The Herring’s menu features a popular array of delicious vegetarian options, most of which are vegan or could easily be ordered as vegan. The sandwiches are served on hearty, homemade breads or pita. Portions are generous, and prices are very reasonable for fresh made (and often local and organic) fare.

Salads are topped with homemade dressings. A daily soup offering (vegan Cream of Broccoli on the day I visited) and vegan chili are great if you need a warm-up, and are served with moist, delicious cornbread. They also offer falafel plates, rice and beans, breads, a daily special entree, fair trade coffee, tea, juice, sodas, and desserts.

Red Herring Vegetarian Restaurant menu

Red Herring Vegetarian Restaurant menu 2

Red Herring Vegetarian Restaurant menu 3

I chose the BBQ Seitan sandwich because I really missed it this summer. It’s tender strips of seitan, dressed with a homemade barbecue sauce and topped with lettuce, tomatoes, onions, and vegan mayonnaise. It was served atop a little nest of popcorn with a pickle spear. Lance ordered the PB&J, and devoured it before I could take a picture. The raspberry jam tasted like it could have been homemade, and the bread was the same fluffy and hearty whole wheat english muffin bread pictured with my seitan.

Red Herring Vegetarian Restaurant BBQ Seitan sandwich

Though their processing machine was not working when we visited, the Herring now accepts credit cards. I don’t usually carry cash, so now I have yet another option for a great vegan meal on campus.

Be sure to “like” The Red Herring Vegetarian Restaurant on Facebook to get all the latest specials and up to date hours. You can also give them some love on Yelp.com. They’re located at 1209 W. Oregon Street in Urbana, IL. Here are some more pictures of the Herring’s funky and friendly atmosphere.

Red Herring Vegetarian Restaurant - welcome locavores!

Red Herring Vegetarian Restaurant artwork - let's make pie!

The monkey on the left says, “let’s make pie.” I’m down with that.

the john, aka think tank

the divine throne room - the seat of revelation

you are here.

This Week’s Random Food

Here’s another installment of random things I have eaten this week.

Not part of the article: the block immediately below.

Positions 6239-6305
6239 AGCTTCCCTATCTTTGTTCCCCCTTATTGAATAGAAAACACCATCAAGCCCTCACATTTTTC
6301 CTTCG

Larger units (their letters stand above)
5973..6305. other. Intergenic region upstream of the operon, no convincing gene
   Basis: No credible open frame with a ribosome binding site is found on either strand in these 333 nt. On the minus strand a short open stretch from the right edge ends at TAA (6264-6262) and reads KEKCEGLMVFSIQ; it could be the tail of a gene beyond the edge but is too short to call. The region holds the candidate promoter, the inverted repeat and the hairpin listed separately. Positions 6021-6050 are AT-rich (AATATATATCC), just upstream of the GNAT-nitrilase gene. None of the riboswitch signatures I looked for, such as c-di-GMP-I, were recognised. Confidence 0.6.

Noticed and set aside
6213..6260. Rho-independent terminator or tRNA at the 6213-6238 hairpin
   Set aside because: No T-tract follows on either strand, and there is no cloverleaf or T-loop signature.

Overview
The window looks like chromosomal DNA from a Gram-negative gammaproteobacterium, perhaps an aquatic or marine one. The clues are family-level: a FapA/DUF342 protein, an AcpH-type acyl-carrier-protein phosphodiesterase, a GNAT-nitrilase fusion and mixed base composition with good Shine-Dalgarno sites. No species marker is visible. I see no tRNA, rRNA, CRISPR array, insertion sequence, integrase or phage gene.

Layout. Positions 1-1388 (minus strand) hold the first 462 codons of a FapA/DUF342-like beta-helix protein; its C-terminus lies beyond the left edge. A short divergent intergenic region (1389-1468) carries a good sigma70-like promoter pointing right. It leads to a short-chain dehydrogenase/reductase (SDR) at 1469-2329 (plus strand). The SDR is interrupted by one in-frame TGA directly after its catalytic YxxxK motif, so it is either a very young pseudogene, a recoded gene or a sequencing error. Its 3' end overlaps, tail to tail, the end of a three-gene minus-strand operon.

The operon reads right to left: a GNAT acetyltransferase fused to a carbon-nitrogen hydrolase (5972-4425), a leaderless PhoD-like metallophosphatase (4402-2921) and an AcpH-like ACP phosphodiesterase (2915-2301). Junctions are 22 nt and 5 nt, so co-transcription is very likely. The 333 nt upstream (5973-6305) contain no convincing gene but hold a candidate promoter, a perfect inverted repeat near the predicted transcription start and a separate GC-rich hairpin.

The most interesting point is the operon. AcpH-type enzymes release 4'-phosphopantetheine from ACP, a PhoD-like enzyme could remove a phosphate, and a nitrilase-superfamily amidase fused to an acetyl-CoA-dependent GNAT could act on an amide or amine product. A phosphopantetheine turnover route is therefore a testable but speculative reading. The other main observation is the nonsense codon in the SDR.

vegan curry udon with tofu and vegetablesBest photo first! This is Curry Udon Noodles with Tofu and Vegetables, from Cravings Restaurant in Champaign. “Meat-Free” Mike from Food For Thought suggested this, and it was excellent. I love the shape of the carrots. Thanks, Mike!

vegan macaroni and cheese with beer cheese sauceNext on the carb parade: Macaroni with Beer Cheese Sauce. We made fondue last weekend, and I tossed the leftover vegan beer cheese sauce with some hot pasta and seasoned it with black pepper. The beer cheese sauce is based on Classic Fondue from The Uncheese Cookbook. It was delicious as a fondue, but subbing all beer for the wine in the original recipe meant the beer flavor was a bit too strong. Next time I’ll go with half veg broth and half beer. Very creamy, cheesy, and easy to make in a blender.

vegan tofu, lettuce, and tomato sandwich with olive saladHere’s a version of one of my favorite vegetarian sandwiches, the Tofulatta from Strawberry Fields in Urbana. The original sandwich contains grilled tofu, lettuce, tomato, provolone, and olive salad. No provolone here, but plenty of yummy olive salad. It’s the Tofuletta!

I am thrilled to have successfully grilled tofu. And now I can’t stop eating it. I used an indoor panini maker, and it was fast and easy.

tofu on the grill

The Best Tofu In The World is from the deli case at Common Ground Food Co-Op, sold in bulk. Thank you to Sarah, my vegetarian friend and colleague, for the suggestion. It’s the perfect firmness, and requires very little pressing. I slice it about 1/2 inch thick, press it briefly between towels, spread it out on a plate, and brush it with a soy/garlic marinade, then grill for about 3 minutes. The texture is great for sandwiches: chewy and a little crisp on the edges. I’m working on a post featuring several marinades. I prefer these a lot over vegan deli slices.